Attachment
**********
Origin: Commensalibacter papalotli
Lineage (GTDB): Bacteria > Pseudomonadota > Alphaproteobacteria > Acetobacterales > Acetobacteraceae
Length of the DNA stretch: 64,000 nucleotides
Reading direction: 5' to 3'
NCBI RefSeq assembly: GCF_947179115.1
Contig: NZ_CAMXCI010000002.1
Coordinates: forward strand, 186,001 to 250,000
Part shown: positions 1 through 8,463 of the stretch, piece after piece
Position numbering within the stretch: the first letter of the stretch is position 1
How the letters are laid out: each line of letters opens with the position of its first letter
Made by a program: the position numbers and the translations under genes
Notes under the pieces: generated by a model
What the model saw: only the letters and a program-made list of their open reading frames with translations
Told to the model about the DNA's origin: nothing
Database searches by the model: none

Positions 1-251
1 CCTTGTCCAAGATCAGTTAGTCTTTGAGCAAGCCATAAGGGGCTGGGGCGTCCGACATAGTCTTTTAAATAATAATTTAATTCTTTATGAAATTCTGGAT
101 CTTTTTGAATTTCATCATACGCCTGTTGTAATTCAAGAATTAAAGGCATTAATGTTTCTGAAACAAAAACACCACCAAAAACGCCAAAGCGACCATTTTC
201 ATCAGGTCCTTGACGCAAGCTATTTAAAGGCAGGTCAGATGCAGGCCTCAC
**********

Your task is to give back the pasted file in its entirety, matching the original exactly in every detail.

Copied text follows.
Origin: Commensalibacter papalotli
Lineage (GTDB): Bacteria > Pseudomonadota > Alphaproteobacteria > Acetobacterales > Acetobacteraceae
Length of the DNA stretch: 64,000 nucleotides
Reading direction: 5' to 3'
NCBI RefSeq assembly: GCF_947179115.1
Contig: NZ_CAMXCI010000002.1
Coordinates: forward strand, 186,001 to 250,000
Part shown: positions 1 through 8,463 of the stretch, piece after piece
Position numbering within the stretch: the first letter of the stretch is position 1
How the letters are laid out: each line of letters opens with the position of its first letter
Made by a program: the position numbers and the translations under genes
Notes under the pieces: generated by a model
What the model saw: only the letters and a program-made list of their open reading frames with translations
Told to the model about the DNA's origin: nothing
Database searches by the model: none

Positions 1-251
1 CCTTGTCCAAGATCAGTTAGTCTTTGAGCAAGCCATAAGGGGCTGGGGCGTCCGACATAGTCTTTTAAATAATAATTTAATTCTTTATGAAATTCTGGAT
101 CTTTTTGAATTTCATCATACGCCTGTTGTAATTCAAGAATTAAAGGCATTAATGTTTCTGAAACAAAAACACCACCAAAAACGCCAAAGCGACCATTTTC
201 ATCAGGTCCTTGACGCAAGCTATTTAAAGGCAGGTCAGATGCAGGCCTCAC